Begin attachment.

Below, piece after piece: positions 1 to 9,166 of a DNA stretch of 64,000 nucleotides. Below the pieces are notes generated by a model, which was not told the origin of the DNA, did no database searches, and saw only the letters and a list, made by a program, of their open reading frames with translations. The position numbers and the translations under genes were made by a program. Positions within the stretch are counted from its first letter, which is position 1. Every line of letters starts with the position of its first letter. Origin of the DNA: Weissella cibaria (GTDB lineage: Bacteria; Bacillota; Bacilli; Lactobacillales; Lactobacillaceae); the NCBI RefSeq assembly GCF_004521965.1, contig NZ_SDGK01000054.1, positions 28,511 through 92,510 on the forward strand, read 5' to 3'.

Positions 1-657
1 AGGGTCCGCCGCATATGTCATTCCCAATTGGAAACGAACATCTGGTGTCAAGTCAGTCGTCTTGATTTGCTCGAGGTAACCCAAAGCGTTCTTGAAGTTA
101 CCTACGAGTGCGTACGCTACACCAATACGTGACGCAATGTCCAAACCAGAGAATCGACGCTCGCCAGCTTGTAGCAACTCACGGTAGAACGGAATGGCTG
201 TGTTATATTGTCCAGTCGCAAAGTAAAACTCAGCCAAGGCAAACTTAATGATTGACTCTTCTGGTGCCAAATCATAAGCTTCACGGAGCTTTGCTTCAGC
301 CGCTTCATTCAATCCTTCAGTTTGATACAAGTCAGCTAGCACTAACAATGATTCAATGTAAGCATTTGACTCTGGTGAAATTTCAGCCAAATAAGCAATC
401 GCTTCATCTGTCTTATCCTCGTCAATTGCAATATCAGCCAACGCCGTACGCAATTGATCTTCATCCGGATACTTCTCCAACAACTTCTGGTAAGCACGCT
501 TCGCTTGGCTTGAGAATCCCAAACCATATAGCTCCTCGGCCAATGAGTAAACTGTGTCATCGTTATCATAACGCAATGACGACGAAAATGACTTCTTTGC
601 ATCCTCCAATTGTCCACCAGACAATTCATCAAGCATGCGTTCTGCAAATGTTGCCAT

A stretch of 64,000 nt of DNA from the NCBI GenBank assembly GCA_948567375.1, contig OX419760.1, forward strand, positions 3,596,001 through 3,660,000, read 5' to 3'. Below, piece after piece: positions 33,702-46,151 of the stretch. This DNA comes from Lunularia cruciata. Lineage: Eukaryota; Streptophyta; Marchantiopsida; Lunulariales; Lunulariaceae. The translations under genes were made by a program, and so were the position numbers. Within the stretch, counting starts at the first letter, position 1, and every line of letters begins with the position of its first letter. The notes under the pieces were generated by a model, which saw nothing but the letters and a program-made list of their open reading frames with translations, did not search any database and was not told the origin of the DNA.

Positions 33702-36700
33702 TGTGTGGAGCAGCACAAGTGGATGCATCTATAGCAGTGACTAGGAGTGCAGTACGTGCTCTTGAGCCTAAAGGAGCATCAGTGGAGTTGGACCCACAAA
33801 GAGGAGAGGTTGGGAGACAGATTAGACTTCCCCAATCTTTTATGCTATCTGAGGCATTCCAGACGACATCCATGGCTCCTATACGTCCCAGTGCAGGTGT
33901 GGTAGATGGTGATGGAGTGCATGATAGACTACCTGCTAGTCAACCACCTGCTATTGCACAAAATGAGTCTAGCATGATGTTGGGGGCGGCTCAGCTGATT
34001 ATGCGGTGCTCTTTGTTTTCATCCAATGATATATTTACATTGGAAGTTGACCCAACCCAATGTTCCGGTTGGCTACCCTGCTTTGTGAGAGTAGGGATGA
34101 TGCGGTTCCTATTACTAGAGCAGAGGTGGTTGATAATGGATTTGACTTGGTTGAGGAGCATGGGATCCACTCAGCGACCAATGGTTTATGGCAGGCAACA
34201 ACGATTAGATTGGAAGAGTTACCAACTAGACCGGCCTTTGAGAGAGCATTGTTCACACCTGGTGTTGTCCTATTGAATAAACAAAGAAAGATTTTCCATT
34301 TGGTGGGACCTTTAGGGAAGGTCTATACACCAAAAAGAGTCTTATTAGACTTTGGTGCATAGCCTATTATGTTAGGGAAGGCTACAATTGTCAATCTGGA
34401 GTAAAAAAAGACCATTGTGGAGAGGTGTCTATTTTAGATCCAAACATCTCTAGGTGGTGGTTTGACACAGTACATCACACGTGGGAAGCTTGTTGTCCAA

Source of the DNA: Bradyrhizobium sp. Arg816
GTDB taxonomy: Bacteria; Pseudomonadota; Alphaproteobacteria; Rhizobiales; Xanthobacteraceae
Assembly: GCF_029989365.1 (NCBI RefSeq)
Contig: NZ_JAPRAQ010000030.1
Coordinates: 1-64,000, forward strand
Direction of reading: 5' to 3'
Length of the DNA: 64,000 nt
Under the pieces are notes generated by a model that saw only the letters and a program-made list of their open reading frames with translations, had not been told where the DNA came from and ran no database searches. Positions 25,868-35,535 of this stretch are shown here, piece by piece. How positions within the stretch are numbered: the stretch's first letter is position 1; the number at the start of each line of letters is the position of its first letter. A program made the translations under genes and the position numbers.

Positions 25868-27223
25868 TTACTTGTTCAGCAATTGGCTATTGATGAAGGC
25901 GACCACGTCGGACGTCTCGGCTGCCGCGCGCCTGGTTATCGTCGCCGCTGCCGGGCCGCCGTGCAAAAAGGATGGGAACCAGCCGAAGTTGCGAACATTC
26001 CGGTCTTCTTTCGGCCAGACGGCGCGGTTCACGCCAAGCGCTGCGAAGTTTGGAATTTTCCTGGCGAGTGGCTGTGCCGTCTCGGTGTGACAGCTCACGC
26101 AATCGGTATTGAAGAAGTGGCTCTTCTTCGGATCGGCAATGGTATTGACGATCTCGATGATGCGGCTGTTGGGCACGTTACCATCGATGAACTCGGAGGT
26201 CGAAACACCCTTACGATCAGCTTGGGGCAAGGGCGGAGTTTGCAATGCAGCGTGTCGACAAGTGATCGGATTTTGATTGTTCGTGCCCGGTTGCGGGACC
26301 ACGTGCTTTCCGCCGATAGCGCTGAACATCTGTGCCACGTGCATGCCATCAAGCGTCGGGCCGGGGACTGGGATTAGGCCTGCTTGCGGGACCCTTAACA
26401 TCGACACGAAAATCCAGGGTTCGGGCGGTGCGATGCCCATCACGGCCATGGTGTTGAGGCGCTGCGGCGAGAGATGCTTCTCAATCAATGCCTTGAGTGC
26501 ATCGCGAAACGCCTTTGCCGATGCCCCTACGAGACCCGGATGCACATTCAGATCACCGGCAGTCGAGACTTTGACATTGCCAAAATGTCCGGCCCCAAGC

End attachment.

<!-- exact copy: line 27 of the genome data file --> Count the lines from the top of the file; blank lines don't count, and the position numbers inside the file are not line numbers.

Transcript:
Under the pieces are notes generated by a model that saw only the letters and a program-made list of their open reading frames with translations, had not been told where the DNA came from and ran no database searches. Positions 25,868-35,535 of this stretch are shown here, piece by piece. How positions within the stretch are numbered: the stretch's first letter is position 1; the number at the start of each line of letters is the position of its first letter. A program made the translations under genes and the position numbers.